Download Uproar Study Guide

Subscribe Now


(Critical Survey of Contemporary Fiction)

From rage and despair to reverence and joy, the Psalter encompasses the spectrum of human emotions and spiritual expression. In Uproar: Antiphonies to Psalms, his seventh book of poetry, Brooks Haxton bridges the gap between the exalted language of scripture and the experience of life in the twenty-first century by offering sixty-five poetic responses to excerpts of Psalms taken from the King James Version of the Bible.

The relationship between Haxton’s poems and the accompanying epigrams from the Psalms varies from poem to poem. In some works the tone is humorous and ironic. “Kingliness,” for example, responds to “Who is this king of glory” (Psalm 24) with a sly musing on current scholarship’s “rehabilitation” of Richard III’s twisted character. Other poems like “Justice,” inspired by “I am shut up, and I cannot come forth . . . Wilt thou show wonders to the dead?” (Psalm 88), mirror the loneliness and melancholy which mark many of the Hebrew originals. Still other poems connect the ancient words to the joys and frustrations inherent in the daily routine of modern life. “The Passion of Colic,” sparked by “Out of the mouth of babes” (Psalm 8), portrays the helplessness parents feel in the face of their infant daughter’s gastric distress, while “Aught One: Leonids, Predawn,” also based on Psalm 88, captures the simple pleasure of watching a meteor shower light up the night sky.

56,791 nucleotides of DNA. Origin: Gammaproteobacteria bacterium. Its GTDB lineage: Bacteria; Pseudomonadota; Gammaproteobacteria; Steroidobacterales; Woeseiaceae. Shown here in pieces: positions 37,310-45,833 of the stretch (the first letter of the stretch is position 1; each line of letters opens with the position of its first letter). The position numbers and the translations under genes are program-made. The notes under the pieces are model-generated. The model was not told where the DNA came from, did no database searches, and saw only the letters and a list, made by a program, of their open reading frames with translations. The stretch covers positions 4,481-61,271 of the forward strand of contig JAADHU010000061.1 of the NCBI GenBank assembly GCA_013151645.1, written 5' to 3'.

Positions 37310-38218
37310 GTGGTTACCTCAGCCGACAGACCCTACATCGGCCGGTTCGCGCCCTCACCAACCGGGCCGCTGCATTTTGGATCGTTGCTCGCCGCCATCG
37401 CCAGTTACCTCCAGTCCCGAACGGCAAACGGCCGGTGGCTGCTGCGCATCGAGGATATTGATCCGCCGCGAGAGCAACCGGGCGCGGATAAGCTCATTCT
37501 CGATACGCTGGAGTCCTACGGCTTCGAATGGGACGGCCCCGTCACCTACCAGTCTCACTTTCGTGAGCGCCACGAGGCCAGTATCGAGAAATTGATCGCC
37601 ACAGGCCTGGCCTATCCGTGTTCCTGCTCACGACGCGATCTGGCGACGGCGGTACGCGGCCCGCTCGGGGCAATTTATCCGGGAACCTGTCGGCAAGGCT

Haxton notes in his introduction that “it would be a lie to say that I believe in God, and it would be another lie to say that I do not.” While some of Haxton’s poems teeter on the edge of faith, many others reflect his uncertainty about whether the divine is present in today’s world. Yet despite his ambivalence, more than a glimmer of transcendence illuminates this rich and varied collection.